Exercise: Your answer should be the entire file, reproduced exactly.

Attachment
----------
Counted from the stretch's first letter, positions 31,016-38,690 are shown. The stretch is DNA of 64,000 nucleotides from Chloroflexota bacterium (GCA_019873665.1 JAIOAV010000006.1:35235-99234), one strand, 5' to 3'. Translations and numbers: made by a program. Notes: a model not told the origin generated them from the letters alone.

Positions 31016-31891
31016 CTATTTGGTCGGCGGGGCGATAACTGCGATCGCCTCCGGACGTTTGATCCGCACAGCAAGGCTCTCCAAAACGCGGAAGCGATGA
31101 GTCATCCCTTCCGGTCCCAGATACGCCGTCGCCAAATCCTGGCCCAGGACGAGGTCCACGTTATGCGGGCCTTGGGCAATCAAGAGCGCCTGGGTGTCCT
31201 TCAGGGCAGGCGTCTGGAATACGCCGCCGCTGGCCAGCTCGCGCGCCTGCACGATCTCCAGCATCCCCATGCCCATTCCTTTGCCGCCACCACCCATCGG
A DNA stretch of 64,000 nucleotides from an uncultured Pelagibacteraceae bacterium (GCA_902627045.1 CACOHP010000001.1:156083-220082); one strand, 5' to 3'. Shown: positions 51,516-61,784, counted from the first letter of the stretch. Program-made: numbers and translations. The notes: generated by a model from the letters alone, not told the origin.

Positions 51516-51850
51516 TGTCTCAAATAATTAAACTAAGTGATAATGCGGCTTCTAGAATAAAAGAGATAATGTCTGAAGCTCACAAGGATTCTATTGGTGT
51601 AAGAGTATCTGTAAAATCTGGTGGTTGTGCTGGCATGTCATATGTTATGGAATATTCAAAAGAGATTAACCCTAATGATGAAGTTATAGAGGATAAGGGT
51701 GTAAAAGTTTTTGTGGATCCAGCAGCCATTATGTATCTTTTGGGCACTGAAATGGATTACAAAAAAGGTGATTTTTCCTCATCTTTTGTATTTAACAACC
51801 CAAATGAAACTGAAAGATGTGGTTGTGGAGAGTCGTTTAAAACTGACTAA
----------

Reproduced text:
Counted from the stretch's first letter, positions 31,016-38,690 are shown. The stretch is DNA of 64,000 nucleotides from Chloroflexota bacterium (GCA_019873665.1 JAIOAV010000006.1:35235-99234), one strand, 5' to 3'. Translations and numbers: made by a program. Notes: a model not told the origin generated them from the letters alone.

Positions 31016-31891
31016 CTATTTGGTCGGCGGGGCGATAACTGCGATCGCCTCCGGACGTTTGATCCGCACAGCAAGGCTCTCCAAAACGCGGAAGCGATGA
31101 GTCATCCCTTCCGGTCCCAGATACGCCGTCGCCAAATCCTGGCCCAGGACGAGGTCCACGTTATGCGGGCCTTGGGCAATCAAGAGCGCCTGGGTGTCCT
31201 TCAGGGCAGGCGTCTGGAATACGCCGCCGCTGGCCAGCTCGCGCGCCTGCACGATCTCCAGCATCCCCATGCCCATTCCTTTGCCGCCACCACCCATCGG
A DNA stretch of 64,000 nucleotides from an uncultured Pelagibacteraceae bacterium (GCA_902627045.1 CACOHP010000001.1:156083-220082); one strand, 5' to 3'. Shown: positions 51,516-61,784, counted from the first letter of the stretch. Program-made: numbers and translations. The notes: generated by a model from the letters alone, not told the origin.

Positions 51516-51850
51516 TGTCTCAAATAATTAAACTAAGTGATAATGCGGCTTCTAGAATAAAAGAGATAATGTCTGAAGCTCACAAGGATTCTATTGGTGT
51601 AAGAGTATCTGTAAAATCTGGTGGTTGTGCTGGCATGTCATATGTTATGGAATATTCAAAAGAGATTAACCCTAATGATGAAGTTATAGAGGATAAGGGT
51701 GTAAAAGTTTTTGTGGATCCAGCAGCCATTATGTATCTTTTGGGCACTGAAATGGATTACAAAAAAGGTGATTTTTCCTCATCTTTTGTATTTAACAACC
51801 CAAATGAAACTGAAAGATGTGGTTGTGGAGAGTCGTTTAAAACTGACTAA